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Background: Individuals with somatization may be the most difficult to
manage because of the diverse and frequent complaints across many organ systems. They often use impressionistic language to describe circumstantial symptoms which though bizarre, may resemble genuine diseases. The disorder is best understood in the context “illness” behaviour, masking underlying mental disorder, manifesting solely as somatic symptoms or with comorbidity.
Objective: To evaluate somatization symptoms and explore its comorbidity in order to improve the management of these patients.
Methods: A cross-sectional survey of 60 somatizing patients who were part
of a case-control study, selected by consecutive sampling of 2668 patients
who presented at the Family Medicine Clinic of University College Hospital
Ibadan, Nigeria between May-August 2009. Data was collected using the
ICPC-2, WHO- Screener and Diagnostic Schedule and analysed with SPSS
Results: There were at least 5 symptoms of somatization in 93.3% of the
patients who were mostly females. Majority had crawling sensation, “headache”, unexplained limb ache, pounding heart, lump in the throat and insomnia. The mean age at onset was 35yrs with 90% having recurrence of at least 10yrs.Approximately 54% had comorbidity with cardiovascular disease being the most prevalent.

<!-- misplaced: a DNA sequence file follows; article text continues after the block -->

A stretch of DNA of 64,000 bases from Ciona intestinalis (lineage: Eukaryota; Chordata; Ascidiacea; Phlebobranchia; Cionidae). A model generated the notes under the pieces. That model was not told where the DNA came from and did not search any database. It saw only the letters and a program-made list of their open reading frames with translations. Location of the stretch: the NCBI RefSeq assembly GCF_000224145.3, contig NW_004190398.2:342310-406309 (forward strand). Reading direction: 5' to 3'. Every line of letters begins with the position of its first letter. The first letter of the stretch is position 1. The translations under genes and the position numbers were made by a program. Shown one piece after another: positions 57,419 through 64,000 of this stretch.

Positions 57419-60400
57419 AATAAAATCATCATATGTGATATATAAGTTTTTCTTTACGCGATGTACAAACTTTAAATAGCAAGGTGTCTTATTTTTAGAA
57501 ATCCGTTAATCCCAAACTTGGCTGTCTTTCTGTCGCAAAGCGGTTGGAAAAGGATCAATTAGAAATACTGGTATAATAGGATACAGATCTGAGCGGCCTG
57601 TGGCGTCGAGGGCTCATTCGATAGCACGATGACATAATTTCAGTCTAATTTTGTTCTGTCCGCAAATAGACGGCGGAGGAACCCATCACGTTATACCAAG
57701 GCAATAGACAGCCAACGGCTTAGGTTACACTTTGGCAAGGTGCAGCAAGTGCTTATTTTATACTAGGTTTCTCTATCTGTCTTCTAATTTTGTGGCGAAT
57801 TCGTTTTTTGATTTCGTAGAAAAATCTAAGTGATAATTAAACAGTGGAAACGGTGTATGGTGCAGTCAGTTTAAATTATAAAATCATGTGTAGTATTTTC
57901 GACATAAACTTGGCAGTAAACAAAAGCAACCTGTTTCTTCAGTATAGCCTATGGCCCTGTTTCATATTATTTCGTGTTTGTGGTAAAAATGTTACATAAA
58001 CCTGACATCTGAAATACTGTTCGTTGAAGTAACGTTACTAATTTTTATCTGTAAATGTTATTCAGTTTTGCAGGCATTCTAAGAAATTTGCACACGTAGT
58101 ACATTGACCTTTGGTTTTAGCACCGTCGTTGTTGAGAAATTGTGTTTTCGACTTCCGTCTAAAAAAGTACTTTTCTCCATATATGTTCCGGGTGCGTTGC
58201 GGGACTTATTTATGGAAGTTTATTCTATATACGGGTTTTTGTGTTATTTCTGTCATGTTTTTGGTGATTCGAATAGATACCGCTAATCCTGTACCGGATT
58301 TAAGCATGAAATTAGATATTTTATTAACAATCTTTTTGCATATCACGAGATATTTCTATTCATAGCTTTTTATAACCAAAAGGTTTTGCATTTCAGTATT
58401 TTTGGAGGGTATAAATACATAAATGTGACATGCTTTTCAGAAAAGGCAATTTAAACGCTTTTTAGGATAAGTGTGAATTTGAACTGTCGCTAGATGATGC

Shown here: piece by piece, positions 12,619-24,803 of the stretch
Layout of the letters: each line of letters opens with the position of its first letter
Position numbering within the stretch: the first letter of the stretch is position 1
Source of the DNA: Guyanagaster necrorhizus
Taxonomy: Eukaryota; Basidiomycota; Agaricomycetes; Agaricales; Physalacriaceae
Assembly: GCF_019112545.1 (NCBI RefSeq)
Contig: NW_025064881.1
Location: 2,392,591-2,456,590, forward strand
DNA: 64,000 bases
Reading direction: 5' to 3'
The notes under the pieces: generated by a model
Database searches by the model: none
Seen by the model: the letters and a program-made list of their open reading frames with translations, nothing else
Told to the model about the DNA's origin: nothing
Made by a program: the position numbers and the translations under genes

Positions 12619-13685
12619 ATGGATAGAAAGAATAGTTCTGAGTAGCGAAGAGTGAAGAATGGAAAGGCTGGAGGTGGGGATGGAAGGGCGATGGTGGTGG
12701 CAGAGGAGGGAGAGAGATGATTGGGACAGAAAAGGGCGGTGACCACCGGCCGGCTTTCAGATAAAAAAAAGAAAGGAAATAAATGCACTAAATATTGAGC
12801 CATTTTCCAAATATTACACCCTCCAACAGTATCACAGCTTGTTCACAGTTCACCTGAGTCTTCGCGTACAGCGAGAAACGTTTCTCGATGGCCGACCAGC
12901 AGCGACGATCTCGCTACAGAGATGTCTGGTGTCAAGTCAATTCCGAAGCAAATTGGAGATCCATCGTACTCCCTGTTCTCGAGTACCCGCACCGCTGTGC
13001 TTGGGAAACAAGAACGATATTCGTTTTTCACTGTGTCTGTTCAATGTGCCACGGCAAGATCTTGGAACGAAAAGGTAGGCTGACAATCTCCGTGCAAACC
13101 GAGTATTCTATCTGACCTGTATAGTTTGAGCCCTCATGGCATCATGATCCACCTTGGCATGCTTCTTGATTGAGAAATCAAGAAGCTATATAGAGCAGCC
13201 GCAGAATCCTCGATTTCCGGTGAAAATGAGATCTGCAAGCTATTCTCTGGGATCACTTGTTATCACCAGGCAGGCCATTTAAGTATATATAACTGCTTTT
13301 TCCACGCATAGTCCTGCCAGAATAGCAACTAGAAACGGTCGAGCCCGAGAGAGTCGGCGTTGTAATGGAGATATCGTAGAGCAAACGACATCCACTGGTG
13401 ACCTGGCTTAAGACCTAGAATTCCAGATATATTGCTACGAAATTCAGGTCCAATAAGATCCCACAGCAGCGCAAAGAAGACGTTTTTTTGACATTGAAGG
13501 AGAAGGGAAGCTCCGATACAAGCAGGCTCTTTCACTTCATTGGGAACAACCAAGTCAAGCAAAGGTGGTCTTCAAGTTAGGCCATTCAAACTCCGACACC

Conclusions: The study revealed that somatization is not a specific disease
but one with a spectrum of expression. This supports proposition that
features for the diagnosis of somatization could be presence of three or
more vague symptoms and a chronic course lasting over two years. It is
important to be conversant with pattern of symptoms and possible comorbidity for effective management of these patients.
Keyword: Somatization, Bizarre Symptoms, Comorbidity, Crawling sensation